wardy surfboard photos
Frankly, I don’t know too much about Fred Wardy, the founder of Wardy Surfboards.  But since we just got Wardy t-shirts back on our shelves, I thought I would jot down a few words about this important brand from the early ‘60s.

I usually start these musings with when and where the shaper was born, but I couldn’t even find this basic info…maybe I need to look a little further.  But it was easy to discover that Fred Wardy started surfing at the age of about 15, when his father would take him to Malibu with his brothers.  It sounds as if the boys had to share one board, which makes one wonder if this had anything to do with Fred learning how to shape surfboards.  Regardless, he first started shaping in 1959, and by around 1961 had moved to the Malibu area and opened surf shops on Colorado Boulevard in Pasadena and in Laguna Beach.  Of course you remember the Jan and Dean song "The Little Old Lady From Pasadena"…you can just hear the words, “she’s the terror of Colorado Boulevard…”.
fred wardy
John Severson - the famed surf artist, filmmaker and Surfer Magazine founder - had spoken to Fred Wardy about the area; Severson told him of his success showing his surf films “out there,” suggesting that Pasadena isn’t exactly a beachside community.  However, even as inland as it is, it had apparently become a hub for the emerging surf culture in the early ‘60s. Remember when surf movies were shown in small, local auditoriums and gymnasiums, and narrated live by the filmmakers?  Definitely the good old days…
Fred Wardy being inducted into the ISBHOF
When Severson released the first edition of Surfer Magazine (originally called The Surfer) in 1960, the publication was just 36 pages long and featured a total of 13 ads – 10 of them for surfboard manufacturers. In addition to Wardy Surfboards, other recognizable advertisers in that inaugural edition included Dave Sweet, Gordie, Hobie, Ole, Surfboards Hawaii, Velzy and Yater.  I noticed that the Dave Sweet ad featured new custom boards priced between $79.50 and $115.00, and laminated with 20 oz. fiberglass cloth. It appears that Wardy preferred using two layers of 10 oz., but wow, have things changed.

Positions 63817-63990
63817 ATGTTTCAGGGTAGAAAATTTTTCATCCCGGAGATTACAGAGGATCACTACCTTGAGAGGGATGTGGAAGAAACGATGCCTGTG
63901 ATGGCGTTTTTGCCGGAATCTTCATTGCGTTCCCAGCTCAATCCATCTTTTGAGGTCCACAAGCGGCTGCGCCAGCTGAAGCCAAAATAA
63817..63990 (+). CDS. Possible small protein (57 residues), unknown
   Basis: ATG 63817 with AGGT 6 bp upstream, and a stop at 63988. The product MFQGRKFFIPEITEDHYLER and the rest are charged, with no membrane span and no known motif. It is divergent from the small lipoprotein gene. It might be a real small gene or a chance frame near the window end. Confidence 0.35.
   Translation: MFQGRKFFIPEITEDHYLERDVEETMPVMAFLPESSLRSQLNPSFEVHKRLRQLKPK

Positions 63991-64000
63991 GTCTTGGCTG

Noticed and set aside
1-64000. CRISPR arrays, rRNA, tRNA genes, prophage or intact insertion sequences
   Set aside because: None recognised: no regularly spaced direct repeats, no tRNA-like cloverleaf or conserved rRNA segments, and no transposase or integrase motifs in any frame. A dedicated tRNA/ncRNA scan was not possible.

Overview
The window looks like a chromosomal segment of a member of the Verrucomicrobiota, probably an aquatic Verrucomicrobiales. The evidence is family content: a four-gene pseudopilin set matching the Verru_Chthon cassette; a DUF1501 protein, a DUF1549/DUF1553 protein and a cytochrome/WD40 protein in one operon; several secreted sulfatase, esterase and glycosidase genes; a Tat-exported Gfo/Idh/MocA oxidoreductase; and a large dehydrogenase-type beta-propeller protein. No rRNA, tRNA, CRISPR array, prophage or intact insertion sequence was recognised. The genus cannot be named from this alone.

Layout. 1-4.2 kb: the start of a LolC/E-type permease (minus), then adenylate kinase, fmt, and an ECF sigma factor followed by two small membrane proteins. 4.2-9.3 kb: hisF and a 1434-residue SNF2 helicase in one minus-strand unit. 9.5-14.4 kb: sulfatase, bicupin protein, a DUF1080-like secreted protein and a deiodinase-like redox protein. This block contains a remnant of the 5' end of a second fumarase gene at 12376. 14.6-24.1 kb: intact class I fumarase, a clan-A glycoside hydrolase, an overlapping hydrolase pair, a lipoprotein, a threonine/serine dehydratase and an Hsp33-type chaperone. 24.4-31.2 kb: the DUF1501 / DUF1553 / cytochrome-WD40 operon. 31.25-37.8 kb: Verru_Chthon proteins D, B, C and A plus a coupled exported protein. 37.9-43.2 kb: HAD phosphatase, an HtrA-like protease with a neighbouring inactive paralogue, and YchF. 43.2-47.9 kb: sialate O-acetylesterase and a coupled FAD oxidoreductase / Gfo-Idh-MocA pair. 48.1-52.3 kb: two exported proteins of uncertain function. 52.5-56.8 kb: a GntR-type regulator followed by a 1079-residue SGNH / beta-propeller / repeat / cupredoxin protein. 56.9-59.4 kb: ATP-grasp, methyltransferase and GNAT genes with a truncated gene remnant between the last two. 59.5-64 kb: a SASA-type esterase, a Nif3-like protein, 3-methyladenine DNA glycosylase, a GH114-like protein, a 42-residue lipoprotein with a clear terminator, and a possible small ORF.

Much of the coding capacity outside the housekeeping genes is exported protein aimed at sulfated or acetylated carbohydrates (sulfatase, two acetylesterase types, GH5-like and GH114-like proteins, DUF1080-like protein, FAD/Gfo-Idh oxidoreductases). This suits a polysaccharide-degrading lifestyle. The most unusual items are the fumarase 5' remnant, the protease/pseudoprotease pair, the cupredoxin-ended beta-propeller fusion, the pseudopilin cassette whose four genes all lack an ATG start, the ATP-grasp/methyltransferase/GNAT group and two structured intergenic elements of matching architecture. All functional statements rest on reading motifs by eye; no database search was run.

Below is a Wardy ad that supposedly appeared in the early days of Surfer…it speaks to the colorful character Fred Wardy must have been at the time.  Pretty copy-intensive and almost disparaging in tone, but you have to appreciate the honesty!

Wardy advertisement taken Surfer Magazine
In addition to Wardy’s Pasadena location, Fred opened a second shop in Laguna Beach. According to the Wardy ad featured above, it was really nothing more than an old, rundown red barn in a hard-to-find location. This is where the trail goes cold again…I’m not sure how long the shops remained open, but it seems that the most prosperous years for Wardy’s surf shops were between 1961 and 1966 or so. We do know that Fred Wardy was also a schoolteacher and a very bright guy. Hopefully someone can help me fill in the blanks! In the meantime, check out our new collection of Wardy tees…now back in stock!
Until next time,